It’s not too often I wax poetically about economic principles or theory, but today I have discovered something. Close to a decade ago I was in hot pursuit of my Bachelors of Finance from a wonderful little university in Joplin, MO. It was there that Dr Rawlings explained the “Law of Diminishing Marginal Returns” to a class of eager young students (it’s my picture let me paint it). So there we sat, soaking up the bounty of knowledge laid before us, while dreaming of the piles of cash that everyone makes in the business world. We learned, the law of diminishing marginal returns, states, (I paraphrase) that at some level, for each additional input, your output will decrease by some degree. Example: One worker produces 10 widgets. You add a second worker and now you produce 20 widgets. The principle claims that at some point adding additional workers will not yield that same growth rate in production (all other variables held constant ie. by the time your reach your 10th worker you may likely only be producing 97 widgets.) Yup, the law is a downer telling you that even though things may be going awesome you can’t keep that same level of awesome forever. Couple that law with the super laughable theory of “utils,” (satisfaction is at it’s peak the second you consume and deteriorates from there out) and you may get my point this morning.
If we are to assume that economics applies to not only making money, but everything in life, (which I routinely do) then my satisfaction with living in the great state of Maine should be on the decline. I should be getting bored of driving the same roads, seeing the same trees, and looking for the same moose. I should be less satisfied visiting the same parks, taking the same pictures of lighthouses, and watching the same black dog swim till her heart is content. Yet, while my input of time out doors continues to rise, my growth in happiness does not yield these so called marginal returns. In fact is the opposite.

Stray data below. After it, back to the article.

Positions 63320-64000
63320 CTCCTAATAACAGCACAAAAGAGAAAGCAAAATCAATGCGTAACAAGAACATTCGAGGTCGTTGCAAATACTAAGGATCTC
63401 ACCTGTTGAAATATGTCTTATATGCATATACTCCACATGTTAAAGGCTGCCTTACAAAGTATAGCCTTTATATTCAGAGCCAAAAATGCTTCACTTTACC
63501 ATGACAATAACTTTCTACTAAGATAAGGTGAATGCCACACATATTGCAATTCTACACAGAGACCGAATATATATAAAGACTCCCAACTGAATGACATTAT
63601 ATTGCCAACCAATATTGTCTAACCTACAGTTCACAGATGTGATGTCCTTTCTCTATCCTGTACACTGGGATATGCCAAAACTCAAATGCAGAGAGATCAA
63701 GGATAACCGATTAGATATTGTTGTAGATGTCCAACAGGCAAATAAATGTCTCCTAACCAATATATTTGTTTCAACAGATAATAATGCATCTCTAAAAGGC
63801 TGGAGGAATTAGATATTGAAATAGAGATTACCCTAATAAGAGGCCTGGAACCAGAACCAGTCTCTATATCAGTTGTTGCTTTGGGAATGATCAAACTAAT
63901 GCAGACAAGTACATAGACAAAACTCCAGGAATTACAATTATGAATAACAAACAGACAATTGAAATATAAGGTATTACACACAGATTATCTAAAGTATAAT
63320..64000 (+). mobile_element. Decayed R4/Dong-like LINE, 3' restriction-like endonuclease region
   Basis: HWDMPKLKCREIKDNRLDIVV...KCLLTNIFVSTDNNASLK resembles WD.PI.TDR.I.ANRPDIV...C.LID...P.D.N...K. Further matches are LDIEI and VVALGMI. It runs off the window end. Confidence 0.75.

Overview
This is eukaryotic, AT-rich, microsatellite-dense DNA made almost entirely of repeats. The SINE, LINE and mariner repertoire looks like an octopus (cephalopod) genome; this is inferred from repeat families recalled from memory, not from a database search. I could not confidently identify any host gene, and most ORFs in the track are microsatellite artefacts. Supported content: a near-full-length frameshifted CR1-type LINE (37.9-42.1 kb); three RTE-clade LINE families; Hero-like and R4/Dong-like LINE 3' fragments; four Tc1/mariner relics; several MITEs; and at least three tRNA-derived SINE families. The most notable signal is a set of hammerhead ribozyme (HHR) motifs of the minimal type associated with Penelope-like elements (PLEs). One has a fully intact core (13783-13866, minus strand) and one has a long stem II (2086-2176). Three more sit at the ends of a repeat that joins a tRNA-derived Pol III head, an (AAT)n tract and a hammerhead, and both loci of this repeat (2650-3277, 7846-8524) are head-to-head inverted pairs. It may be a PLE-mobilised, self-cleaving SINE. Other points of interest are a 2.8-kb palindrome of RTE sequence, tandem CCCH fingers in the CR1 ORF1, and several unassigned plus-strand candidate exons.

So is it possible to keep this growth rate of happiness going? I’m not sure, but last night I chaperoned a high school homecoming dance and did not get to bed till after 1am. I awoke this morning at 6:30 and was ready to go take those same pictures and look at that same fall foliage. That’s gotta be good sign right? And while I do realize this is not ground breaking, or even remotely accurate, I have informally polled several local old people about living here in Portland, Maine and they are all terrifically happy. And they pretty much all have the same story; “Well, I’m not a Mainer, but 40 or so years ago I came here for vacation and didn’t go home.” Yup, life really is good up here.
If you read this far, thank you, and here are a few shots from this morning. I really wish you could hear the calming waves in the back ground like I could.